For years, Amazon and Apple have fought their own battles when it comes to counterfeit products: third-party retailers selling lookalike Apple accessories and companies hawking fake name-brand products on the e-commerce site. Now, the two issues have come together, with a lawsuit claiming that 90% of the supposed Apple power accessories listed on the site are fake.
The revelation came as Apple filed a trademark lawsuit against Mobile Star LLC, claiming the company sold counterfeit power products — like adapters and charging cables — on Amazon, Patently Apple reports.
According to the lawsuit [PDF], Mobile Star illegally used Apple’s trademark to sell the products, which were not safety tested and posed risks to consumers.
“Counterfeit power products, such as those supplied by Mobile Star, pose an immediate threat to consumer safety because, unlike genuine Apple products, they are not subjected to industry-standard consumer safety testing and are poorly constructed,” the suit states, noting that the fake products have the potential to overheat, catch fire, and deliver a deadly electric shock to customers.
The company claims that Mobile Star, which uses Apple marketing materials and photos for the products sold on Amazon, deceives customers into believing they are receiving genuine Apple products, which are subjected to rigorous testing for safety and reliability.
“When consumers encounter [Apple’s trademarks] and decide to purchase goods and services identified by these marks, they expect to receive genuine Apple products that have been produced by Apple,” the suit states.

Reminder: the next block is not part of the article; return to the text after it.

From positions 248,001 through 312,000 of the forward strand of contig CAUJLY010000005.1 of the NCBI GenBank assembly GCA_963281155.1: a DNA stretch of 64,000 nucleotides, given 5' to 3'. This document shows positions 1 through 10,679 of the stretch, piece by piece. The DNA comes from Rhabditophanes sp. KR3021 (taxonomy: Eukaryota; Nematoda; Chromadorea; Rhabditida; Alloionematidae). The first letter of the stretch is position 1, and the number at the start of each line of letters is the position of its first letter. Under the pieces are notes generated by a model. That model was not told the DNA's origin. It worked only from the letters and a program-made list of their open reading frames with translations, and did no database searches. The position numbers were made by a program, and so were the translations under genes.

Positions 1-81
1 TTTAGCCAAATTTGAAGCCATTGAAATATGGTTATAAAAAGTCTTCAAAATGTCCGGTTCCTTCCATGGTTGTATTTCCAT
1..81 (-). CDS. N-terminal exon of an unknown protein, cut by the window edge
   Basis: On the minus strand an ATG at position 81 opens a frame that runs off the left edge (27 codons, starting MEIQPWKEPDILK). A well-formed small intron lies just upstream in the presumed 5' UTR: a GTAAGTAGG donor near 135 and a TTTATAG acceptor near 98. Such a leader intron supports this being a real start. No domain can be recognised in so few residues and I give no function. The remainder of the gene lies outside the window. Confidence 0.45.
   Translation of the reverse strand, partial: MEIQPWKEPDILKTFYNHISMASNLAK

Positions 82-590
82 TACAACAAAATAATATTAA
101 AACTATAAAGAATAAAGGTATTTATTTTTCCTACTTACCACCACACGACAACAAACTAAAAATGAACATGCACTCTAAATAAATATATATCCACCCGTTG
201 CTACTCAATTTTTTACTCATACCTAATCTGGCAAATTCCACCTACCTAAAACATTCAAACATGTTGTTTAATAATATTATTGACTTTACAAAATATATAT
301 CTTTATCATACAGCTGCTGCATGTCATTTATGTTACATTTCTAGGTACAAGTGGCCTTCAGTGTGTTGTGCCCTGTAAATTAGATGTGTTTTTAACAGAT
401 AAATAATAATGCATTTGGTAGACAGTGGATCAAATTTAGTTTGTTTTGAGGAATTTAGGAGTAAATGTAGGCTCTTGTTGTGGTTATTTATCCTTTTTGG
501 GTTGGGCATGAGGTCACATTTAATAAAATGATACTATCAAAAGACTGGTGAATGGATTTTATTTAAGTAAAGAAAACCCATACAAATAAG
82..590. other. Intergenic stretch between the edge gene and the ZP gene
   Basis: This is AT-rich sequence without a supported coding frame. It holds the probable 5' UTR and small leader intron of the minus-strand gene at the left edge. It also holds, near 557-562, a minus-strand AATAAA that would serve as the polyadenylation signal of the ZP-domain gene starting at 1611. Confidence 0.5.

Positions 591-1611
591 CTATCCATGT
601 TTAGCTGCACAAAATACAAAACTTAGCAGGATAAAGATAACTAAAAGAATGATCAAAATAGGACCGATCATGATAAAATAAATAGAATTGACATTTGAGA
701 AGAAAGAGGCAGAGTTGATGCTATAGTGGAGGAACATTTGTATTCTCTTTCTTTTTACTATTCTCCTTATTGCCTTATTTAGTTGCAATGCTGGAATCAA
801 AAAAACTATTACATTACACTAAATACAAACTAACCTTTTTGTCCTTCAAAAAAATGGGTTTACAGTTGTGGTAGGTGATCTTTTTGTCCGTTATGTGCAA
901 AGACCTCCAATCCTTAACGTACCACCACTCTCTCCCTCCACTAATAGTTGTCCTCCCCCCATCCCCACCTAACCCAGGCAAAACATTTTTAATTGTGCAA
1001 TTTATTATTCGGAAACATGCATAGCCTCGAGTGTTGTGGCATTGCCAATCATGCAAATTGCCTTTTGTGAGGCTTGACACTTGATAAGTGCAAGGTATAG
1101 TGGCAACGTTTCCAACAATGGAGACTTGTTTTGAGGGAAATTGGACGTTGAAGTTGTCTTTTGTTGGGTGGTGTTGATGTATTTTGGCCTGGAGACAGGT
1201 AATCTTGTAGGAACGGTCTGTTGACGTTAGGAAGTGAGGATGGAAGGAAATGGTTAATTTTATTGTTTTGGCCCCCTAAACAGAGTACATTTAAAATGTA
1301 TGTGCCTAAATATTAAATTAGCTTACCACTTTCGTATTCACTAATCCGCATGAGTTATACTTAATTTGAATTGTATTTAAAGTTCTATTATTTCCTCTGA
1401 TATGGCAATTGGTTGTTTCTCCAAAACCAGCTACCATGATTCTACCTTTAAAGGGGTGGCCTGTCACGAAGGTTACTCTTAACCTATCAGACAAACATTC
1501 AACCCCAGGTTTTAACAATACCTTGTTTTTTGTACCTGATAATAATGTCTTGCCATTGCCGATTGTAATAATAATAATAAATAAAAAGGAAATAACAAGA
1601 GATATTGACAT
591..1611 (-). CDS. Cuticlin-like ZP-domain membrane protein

However, that’s not the case for many of the accessories sold on Amazon — including those from Mobile Star — the lawsuit claims.
Apple brought the lawsuit against Mobile Star after purchasing more than 100 iPhone devices, power products, and lightning cables from Amazon over the past nine months, finding that 90% were fake.
Most of those products, Apple says, were purchased directly from Amazon, not third-party sellers. To that end, Amazon notified Apple that the products it sold were supplied by Mobile Star, which also supplied similar accessories for sites like Groupon.
Amazon.com turned over to Apple additional inventory of the power products purchased from Mobile Star, and Apple determined that the vast majority of these products were fake, Patently Apple reports.
Apple contends that, because of Amazon’s reputation and Mobile Star’s use of Apple marketing images, customers likely have little reason to suspect the accessories sold on the site are anything but genuine.
Still, Apple points to several customer reviews on Amazon’s site that claim the accessories overheat, smolder, and in some cases catch fire.
In one case, cited in the lawsuit, a customer says that “after a few hours of use on the very first day, the charger literally caught on fire.”
Apple says in the lawsuit that its efforts to combat counterfeit products sold on Amazon are ongoing: the company identified and reports many thousands of listing for counterfeit or infringing Apple to Amazon under its notice and takedown procedures.
“Apple is concerned that consumers are being deceived into purchasing counterfeit products on Amazon.com and elsewhere in the mistaken belief that they are purchasing genuine Apple products,” the suit states.
With the lawsuit, Apple is asking a court to bar Mobile Star from infringing on its trademarks and copyrights, require the company to forfeit and destroy all counterfeit products, and award the Apple unspecified damages.
by Ashlee Kieler via Consumerist